Documents cited in federal court by a defunct Islamic charity may provide the first detailed evidence of U.S. residents being spied upon by President Bush's secret eavesdropping program, according to the organization's lawsuit and a source familiar with the case.The problem here is that conversations between a lawyer and his clients are supposed to be priviledged (an issue that generated a very intense amount of debate when I posted my Dkos dairy on Stephan Heller: the Diebold Whistle-blower). But these guys aren't just guessing that they might have been surveilled (as is the case with the ACLU suit), they know it.
The al-Haramain Islamic Foundation, a Saudi organization that once operated in Portland, Ore., filed a description of classified government records in a lawsuit Tuesday and immediately asked a judge for a private review.
According to a source familiar with the case, the records indicate that the National Security Agency intercepted several conversations in March and April 2004 between al-Haramain's director, who was in Saudi Arabia, and two U.S. citizens in Washington who were working as lawyers for the organization.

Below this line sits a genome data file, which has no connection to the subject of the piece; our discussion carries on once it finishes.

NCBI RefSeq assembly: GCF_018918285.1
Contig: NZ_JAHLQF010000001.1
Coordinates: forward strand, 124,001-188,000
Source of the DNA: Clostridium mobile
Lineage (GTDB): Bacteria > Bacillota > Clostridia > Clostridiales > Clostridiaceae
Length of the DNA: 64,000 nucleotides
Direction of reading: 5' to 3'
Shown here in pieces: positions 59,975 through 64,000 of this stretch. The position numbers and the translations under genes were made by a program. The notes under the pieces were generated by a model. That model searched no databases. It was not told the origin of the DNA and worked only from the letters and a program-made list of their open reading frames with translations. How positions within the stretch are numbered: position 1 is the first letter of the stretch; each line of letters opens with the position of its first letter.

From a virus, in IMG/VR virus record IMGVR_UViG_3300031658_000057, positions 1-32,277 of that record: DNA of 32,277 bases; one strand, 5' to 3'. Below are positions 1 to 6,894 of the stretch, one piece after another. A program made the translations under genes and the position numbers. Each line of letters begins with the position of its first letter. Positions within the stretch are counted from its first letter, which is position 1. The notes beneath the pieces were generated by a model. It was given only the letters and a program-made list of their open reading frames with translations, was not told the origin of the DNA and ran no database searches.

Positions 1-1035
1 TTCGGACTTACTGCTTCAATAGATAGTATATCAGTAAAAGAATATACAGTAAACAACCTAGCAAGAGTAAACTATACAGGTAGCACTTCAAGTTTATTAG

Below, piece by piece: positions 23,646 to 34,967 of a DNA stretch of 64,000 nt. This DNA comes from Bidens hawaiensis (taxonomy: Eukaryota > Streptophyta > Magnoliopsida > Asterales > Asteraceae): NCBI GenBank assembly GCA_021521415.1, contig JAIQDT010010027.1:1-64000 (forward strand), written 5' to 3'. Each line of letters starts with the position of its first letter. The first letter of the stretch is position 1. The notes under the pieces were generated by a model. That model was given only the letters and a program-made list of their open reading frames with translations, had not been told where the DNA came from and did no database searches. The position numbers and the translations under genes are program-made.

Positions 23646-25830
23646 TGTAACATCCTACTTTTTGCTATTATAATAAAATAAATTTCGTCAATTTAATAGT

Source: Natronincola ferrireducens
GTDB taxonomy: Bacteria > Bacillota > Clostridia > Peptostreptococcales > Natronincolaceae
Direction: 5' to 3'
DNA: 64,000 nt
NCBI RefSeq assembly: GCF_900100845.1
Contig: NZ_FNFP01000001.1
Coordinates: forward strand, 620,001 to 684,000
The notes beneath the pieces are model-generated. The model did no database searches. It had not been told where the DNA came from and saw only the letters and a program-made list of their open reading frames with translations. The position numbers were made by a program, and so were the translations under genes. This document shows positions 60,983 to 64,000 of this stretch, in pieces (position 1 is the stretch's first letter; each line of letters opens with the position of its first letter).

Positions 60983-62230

This lawsuit appears to be the first to cite the government's own documents of intercepted conversations and e-mails as the reason to suspect NSA surveillance. The government has acknowledged that it targeted Iyman Faris, who pleaded guilty in 2003 to plotting to blow up the Brooklyn Bridge, for surveillance under the NSA program. Several convicted members of a group described by prosecutors as Virginia jihad network have said they believe they were targets of surveillance. The government has said it either has no evidence to support the allegation or is still investigating.
This appears like it just might be the first court case to challenge the legal validity of President Bush and Attorney General Gonzales claims that the NSA Wiretaping program is "legal" and inherently Constitutional. Meanwhile Arlen Spector and the Senate try an ex post facto end run as they frantically put together their own re-writing of FISA to include the NSA program (a rewrite which codifies the lawlessness of the Presidents current practice of a 45-day review of the program by moving it to within the purview of the FISA Court itself, withouting bother to address the 4th Amendment probable cause and warrant issues)
Considering the Rocky History of previous Presidential Spying suits, we just might have the beginings of another Kieth case no our harnds. (Keith: The landmard decision where President Nixon attempted to argue his "inherent authority" to spy on War protestors, suspected communist or anyone who basically pissed him off - and failed).